Santa Clarita City Council members are expected to meet in closed session Tuesday to discuss the lawsuit several landlords filed in September against California and several cities over anti-eviction measures placed due to the COVID-19 pandemic.
The meeting is scheduled to take place at 4:30 p.m. with legal counsel, and could publicly report any actions taken during their regular meeting at 6 p.m., according to a city agenda report.
City officials have stated they cannot comment on pending litigation. Steven Zelig, the attorney representing the group of apartment owners and lessors, said Friday that he has not heard from Santa Clarita officials and expects to see the “slow-moving” case gain momentum.
“It’s in a dormant phase, but we should be picking up pretty significantly,” he said, adding that a status conference is set for early- to mid-January.
Filed Sept. 11, the lawsuit names California, Los Angeles County and multiple Southern California cities, including Santa Clarita, Glendale, Hollywood and Burbank, as defendants. Plaintiffs in the case are a group of apartment owners and lessors, including Westside Habitats LLC, which owns six apartment buildings in Newhall, according to its website.
The lawsuit alleges the series of ordinances, which have created bans on evictions, have “singled out” the apartment owners and lessors to shoulder financial burdens that “should be borne by the public and society at large,” according to court documents.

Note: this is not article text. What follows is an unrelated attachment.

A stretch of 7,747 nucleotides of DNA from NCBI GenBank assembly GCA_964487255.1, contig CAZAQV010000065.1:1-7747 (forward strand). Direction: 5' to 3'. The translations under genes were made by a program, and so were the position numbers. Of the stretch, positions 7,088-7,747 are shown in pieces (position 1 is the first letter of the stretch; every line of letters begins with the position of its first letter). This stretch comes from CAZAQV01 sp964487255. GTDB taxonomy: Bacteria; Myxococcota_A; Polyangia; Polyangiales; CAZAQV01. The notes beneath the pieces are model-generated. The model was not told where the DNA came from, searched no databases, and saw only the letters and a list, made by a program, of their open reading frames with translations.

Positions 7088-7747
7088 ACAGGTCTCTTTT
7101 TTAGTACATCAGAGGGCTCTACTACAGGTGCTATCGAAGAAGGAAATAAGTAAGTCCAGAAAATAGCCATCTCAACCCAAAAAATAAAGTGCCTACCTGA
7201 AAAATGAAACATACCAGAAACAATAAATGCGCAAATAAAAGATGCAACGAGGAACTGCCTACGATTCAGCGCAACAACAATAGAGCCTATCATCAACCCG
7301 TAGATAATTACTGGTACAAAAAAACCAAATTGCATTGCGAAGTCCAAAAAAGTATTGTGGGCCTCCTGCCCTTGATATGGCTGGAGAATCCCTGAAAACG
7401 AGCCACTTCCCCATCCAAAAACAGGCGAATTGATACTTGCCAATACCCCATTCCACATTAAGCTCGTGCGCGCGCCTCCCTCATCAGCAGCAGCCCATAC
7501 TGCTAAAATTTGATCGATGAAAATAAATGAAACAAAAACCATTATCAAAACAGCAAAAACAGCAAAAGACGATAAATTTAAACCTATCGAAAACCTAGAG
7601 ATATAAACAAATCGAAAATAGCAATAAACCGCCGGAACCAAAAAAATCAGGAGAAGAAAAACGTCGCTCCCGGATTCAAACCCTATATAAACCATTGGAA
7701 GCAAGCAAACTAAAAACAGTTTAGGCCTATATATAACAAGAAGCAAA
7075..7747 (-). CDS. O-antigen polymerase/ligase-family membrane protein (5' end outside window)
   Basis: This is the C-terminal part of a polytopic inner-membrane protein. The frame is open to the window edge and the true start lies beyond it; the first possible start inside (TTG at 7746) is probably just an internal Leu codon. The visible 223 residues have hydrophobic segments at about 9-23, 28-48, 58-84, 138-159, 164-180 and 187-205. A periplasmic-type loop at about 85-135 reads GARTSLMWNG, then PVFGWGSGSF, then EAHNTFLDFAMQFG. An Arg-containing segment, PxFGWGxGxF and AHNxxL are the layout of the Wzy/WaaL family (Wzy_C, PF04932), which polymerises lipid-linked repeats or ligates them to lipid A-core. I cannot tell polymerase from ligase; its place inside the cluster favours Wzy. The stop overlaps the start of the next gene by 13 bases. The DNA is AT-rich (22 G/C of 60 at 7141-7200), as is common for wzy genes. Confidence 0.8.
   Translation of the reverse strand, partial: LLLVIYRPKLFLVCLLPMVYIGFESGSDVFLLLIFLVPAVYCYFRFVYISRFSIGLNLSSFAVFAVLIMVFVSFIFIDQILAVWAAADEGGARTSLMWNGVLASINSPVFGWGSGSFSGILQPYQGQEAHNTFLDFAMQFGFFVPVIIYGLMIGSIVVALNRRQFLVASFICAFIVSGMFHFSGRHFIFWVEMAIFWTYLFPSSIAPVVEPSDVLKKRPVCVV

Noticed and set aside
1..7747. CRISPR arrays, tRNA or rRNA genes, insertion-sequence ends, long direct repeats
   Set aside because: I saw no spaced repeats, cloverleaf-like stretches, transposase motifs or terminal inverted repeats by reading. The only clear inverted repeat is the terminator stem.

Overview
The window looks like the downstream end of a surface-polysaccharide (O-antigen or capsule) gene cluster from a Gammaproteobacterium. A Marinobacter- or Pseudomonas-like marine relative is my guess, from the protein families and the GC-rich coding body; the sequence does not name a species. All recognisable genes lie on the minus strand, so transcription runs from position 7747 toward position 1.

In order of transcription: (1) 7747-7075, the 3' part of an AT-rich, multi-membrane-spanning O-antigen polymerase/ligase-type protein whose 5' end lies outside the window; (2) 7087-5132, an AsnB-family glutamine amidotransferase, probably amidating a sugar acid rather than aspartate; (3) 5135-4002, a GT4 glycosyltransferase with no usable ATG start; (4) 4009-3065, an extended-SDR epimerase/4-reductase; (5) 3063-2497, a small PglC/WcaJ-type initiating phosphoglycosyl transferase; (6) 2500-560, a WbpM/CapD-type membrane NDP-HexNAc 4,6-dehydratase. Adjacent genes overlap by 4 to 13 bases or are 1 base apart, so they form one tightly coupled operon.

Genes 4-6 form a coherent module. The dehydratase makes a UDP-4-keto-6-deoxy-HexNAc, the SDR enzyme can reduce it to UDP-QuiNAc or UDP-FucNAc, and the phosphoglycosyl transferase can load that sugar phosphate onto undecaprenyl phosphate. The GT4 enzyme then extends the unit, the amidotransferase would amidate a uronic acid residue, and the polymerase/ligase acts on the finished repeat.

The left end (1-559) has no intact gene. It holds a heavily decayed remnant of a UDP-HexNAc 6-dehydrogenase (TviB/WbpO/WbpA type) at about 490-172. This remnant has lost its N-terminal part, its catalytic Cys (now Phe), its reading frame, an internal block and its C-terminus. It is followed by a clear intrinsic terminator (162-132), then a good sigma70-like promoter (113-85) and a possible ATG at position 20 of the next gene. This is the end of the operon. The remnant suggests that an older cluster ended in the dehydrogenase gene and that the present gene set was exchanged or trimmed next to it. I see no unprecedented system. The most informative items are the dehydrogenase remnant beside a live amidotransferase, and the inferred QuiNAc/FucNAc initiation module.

“While purportedly intending to provide relief to tenants, from the perspective of the lessors and property owners, the ordinances and other enactments are illegal, imbalanced, and significantly (and needlessly) infringe on their constitutional rights,” read the lawsuit.
Plaintiffs seek damages and relief to enjoin the governments’ enforcement of the ordinances, according to the lawsuit.
“We’re seeking formal damages and our damages are getting very substantial, in the millions between my various clients,” said Zelig, adding that there is potential for a separate but similar lawsuit as more apartment owners, all from outside the SCV, have reached out to him.
In Santa Clarita, the residential and commercial eviction moratorium was established on March 31 and expired on Aug. 31 after council members voted 3-2 in allowing the local eviction ban to expire and be covered under the county’s own moratorium. L.A. County’s anti-eviction order expired on Oct. 1 but was replaced by California Assembly Bill 3088. This means renters countywide remain protected under the state through Jan. 31 for nonpayment of rent due to COVID-19-related financial hardship but must provide documentation.